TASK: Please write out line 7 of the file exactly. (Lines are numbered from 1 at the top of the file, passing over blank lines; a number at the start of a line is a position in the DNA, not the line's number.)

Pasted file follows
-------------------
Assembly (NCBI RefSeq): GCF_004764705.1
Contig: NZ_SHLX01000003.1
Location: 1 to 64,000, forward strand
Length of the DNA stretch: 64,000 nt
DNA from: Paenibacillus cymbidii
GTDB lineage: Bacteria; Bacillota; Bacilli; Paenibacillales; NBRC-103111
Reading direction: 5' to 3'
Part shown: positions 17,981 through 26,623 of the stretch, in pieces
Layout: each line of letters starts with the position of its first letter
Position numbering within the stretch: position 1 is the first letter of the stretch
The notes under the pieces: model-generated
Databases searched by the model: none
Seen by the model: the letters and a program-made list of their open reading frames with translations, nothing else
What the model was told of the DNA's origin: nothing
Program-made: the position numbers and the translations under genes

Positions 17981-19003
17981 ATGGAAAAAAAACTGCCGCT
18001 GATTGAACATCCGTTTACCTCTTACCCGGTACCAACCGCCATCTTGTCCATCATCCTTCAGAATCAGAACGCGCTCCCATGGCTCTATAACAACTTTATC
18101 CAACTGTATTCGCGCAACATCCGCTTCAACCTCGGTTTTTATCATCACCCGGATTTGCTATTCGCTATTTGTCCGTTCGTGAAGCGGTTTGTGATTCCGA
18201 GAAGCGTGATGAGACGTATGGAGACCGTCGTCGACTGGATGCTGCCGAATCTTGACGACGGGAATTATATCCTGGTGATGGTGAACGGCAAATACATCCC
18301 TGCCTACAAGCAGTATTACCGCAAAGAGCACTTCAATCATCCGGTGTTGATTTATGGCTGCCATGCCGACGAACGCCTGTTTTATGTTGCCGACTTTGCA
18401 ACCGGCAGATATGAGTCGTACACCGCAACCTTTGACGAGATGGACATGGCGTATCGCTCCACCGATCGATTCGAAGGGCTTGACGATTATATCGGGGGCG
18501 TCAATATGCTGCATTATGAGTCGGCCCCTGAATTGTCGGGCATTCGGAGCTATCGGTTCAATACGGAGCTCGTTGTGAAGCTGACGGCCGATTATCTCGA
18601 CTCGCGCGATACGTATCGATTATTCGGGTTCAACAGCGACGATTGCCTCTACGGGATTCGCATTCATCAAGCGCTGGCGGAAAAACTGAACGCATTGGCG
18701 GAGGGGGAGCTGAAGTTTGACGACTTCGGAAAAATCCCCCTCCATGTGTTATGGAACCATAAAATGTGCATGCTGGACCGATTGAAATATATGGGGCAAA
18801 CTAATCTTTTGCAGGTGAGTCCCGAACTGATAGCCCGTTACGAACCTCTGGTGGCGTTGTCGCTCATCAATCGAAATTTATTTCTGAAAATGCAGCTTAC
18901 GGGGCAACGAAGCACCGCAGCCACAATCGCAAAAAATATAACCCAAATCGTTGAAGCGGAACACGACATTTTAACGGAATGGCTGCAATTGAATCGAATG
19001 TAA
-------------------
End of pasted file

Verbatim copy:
Reading direction: 5' to 3'